The right to vote has always been a sacred one for many Americans, but all Americans haven’t always had the right to exercise it. In Pennsylvania, women could not vote until the ratification of the 19th Amendment to the Constitution in 1920, which makes a 1922 article about an elderly Hellertown woman casting her ballot all the more poignant.
The article “Hellertown’s Oldest Voter in 90th Year” published in the Nov. 14, 1922 edition of The Morning Call doesn’t specifically mention the lengthy battle for women’s suffrage that had finally ended just two years earlier, but notes that 90-year-old Isabella Hess (who is referred to as “Mrs. Edward Hess” in the story) had witnessed some of the “greatest transitions” in world history during her long life. Presumably one of them was the women’s rights movement that would transform American society in the 20th century.
Hess was a descendant of early Saucon Valley settler John Philip Boehm, according to the story, who built the first house in Hellertown (which is still standing and is located on Main Street in the borough).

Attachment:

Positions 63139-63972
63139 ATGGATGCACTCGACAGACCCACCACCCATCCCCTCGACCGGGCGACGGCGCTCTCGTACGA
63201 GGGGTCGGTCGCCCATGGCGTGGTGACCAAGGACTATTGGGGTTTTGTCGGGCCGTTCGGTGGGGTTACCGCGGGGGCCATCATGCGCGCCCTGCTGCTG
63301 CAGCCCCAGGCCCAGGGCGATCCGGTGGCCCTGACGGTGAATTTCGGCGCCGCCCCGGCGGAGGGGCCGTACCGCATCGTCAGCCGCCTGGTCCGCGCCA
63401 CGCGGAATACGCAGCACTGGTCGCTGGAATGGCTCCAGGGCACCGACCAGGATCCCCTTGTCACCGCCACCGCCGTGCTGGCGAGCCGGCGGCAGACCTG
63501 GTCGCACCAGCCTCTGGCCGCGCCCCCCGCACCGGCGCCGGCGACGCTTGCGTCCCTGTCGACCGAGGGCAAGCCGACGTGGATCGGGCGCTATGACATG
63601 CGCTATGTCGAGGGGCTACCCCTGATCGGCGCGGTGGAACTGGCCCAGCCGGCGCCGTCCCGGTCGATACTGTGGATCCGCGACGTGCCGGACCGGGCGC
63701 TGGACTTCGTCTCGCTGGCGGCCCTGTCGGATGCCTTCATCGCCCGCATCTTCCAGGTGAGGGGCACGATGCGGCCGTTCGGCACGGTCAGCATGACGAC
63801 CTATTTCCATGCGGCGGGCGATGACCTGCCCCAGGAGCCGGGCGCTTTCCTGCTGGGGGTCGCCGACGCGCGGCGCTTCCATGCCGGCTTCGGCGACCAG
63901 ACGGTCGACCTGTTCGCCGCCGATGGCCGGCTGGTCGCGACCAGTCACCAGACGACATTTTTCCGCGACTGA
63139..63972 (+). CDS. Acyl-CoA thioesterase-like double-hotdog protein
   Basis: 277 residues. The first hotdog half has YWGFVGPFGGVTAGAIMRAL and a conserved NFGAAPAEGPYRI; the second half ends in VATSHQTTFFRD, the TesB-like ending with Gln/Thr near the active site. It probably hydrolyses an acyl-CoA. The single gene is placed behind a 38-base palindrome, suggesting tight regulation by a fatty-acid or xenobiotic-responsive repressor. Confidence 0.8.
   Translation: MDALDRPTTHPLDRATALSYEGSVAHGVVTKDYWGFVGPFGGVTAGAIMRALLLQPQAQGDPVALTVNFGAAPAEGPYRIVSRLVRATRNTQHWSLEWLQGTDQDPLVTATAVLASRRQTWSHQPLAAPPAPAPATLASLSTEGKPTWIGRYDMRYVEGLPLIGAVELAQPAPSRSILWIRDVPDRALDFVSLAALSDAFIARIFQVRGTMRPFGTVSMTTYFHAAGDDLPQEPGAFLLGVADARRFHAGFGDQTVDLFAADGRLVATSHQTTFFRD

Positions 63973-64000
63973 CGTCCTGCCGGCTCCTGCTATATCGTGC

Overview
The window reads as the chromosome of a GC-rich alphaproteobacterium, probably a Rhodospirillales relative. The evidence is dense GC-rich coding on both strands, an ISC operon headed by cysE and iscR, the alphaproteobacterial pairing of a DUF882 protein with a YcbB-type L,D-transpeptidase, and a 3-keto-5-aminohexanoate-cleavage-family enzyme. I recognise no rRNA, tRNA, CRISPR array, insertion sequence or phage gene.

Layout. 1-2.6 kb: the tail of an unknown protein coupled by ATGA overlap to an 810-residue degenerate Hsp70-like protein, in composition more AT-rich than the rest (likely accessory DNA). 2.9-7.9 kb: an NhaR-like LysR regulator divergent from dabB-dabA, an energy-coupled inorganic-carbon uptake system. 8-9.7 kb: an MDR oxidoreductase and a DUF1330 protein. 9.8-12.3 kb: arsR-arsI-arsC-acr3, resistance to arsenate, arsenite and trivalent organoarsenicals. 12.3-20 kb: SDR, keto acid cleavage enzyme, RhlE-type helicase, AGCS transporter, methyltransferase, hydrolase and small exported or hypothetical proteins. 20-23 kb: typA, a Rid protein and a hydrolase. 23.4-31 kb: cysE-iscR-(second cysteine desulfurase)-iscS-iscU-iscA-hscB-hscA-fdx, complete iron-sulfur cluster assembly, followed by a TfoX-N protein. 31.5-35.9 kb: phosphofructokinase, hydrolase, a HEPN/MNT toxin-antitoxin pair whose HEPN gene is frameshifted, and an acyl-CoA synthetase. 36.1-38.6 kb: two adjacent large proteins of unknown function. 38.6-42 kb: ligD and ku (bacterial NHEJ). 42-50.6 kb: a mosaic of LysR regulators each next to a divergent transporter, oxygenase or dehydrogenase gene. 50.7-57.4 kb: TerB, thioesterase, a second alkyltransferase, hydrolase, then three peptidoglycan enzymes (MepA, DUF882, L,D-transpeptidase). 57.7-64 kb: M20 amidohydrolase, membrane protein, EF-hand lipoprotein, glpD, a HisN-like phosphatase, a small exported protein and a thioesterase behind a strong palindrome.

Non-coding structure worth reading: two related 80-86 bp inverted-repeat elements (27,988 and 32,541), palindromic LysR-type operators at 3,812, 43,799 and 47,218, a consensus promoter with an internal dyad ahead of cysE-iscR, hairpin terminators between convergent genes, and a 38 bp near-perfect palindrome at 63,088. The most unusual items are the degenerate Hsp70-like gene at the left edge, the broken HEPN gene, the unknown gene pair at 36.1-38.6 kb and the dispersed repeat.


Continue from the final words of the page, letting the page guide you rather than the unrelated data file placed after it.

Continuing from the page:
After voting a straight Democratic ticket on Nov. 7, the story noted that she was a guest at her son Edward’s home in Leithsville, where he resided in the historic Leith homestead.
According to the entry for Isabella (Diehl) Hess on the website FindAGrave.com, she was born on April 25, 1832 in Pennsylvania and later married Edward Hess (1830-1887), who was a Union Colonel of Volunteers who led Pennsylvania’s 174th Regiment during the U.S. Civil War (1861-1865).
The Hesses–who are both buried under an obelisk in Hellertown’s Union Cemetery–raised six children, including Edward (1875-1960), who was the youngest.
Isabella Hess died on May 29, 1925 at the age of 93, just a few years after women earned the right to vote and she was recognized as the oldest voter to exercise it in Hellertown.
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